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Development and Validation of a Simple NAFLD Clinical Scoring System for Identifying Patients Without Advanced Disease
  1. Stephen Harrison MD (stephen.harrison{at}
  1. Brooke Army Medical Center, United States
    1. Dana Oliver
    1. Saint Louis University, United States
      1. Hays L. Arnold MD
      1. Brooke Army Medical Center, United States
        1. Sudhanshu Gogia MD
        1. Saint Louis University, United States
          1. Brent A. Neuschwander-Tetri MD
          1. Saint Louis University, United States


            Background: Clinical predictors of advanced nonalcoholic liver disease (NAFLD) are needed to guide diagnostic evaluation and treatment.

            Methods: To better understand the demographics of NAFLD and risk factors for advanced disease, this study analyzed 827 NAFLD patients at two geographically separate tertiary medical centers.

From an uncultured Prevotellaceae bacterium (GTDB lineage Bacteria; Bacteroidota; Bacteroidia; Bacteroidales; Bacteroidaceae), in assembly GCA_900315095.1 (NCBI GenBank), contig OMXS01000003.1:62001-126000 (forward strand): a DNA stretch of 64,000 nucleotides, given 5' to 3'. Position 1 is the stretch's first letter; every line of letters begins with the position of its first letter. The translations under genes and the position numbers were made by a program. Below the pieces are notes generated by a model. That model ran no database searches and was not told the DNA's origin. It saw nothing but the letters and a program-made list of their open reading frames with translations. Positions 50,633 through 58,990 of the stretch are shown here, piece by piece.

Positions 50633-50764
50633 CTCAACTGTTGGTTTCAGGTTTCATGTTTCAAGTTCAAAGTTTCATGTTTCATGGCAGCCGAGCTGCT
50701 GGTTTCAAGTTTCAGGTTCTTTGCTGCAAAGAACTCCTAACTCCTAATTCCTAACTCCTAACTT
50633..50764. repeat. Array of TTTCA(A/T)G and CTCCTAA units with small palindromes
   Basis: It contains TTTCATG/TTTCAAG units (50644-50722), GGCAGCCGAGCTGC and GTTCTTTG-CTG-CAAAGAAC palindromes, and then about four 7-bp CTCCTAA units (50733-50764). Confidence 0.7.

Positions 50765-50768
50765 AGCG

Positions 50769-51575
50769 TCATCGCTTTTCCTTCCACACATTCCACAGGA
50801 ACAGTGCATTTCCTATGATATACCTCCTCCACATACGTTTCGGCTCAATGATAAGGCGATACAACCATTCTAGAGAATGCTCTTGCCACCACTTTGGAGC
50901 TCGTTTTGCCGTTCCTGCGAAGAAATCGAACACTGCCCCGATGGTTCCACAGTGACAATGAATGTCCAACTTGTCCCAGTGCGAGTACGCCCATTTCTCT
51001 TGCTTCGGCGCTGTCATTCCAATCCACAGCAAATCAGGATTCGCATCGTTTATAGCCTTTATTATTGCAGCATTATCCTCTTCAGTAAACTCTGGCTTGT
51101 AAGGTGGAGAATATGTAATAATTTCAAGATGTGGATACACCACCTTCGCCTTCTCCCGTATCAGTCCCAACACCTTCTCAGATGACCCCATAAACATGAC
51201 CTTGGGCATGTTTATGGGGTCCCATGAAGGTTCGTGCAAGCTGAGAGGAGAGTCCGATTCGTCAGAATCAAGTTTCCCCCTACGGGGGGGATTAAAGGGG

Results: The cohort was 51% female and had a median body mass index (BMI) of 33 kg/m2; 3% had a normal BMI. Common comorbidities included hypertension (60%) and diabetes (35%); insulin resistance was present in 91% and advanced fibrosis in 24% of patients. When comparing patients with no fibrosis or mild fibrosis to those with advanced fibrosis, BMI ≥ 28 kg/m2, age > 50, AST/ALT ratio (AAR) ≥ 0.8, QUICKI score <0.294 (equivalent to HOMA > 6.2) and the presence of DM were individually associated by univariate analysis with odds ratios (OR) of ≥2.4 for advanced fibrosis. Based on the results of a stepwise forced entry logistic regression analysis, three of these variables were combined in a weighted sum (BMI ≥ 28 = 1 point, AAR of ¡Ý0.8 = 2 points, DM = 1 point) to form an easily calculated composite score for predicting advanced fibrosis called the BARD score. A score of 2-4 was associated with an OR for advanced fibrosis of 17 (CI:9.2-31.9) and a negative predictive value of 9496%.

            Conclusions: Insulin resistance and its co-morbidities are often present in patients with NAFLD. An easily calculated score based on readily available clinical data can reliable reliably exclude the presence of advanced fibrosis in these patients, particularly among non-diabetics.

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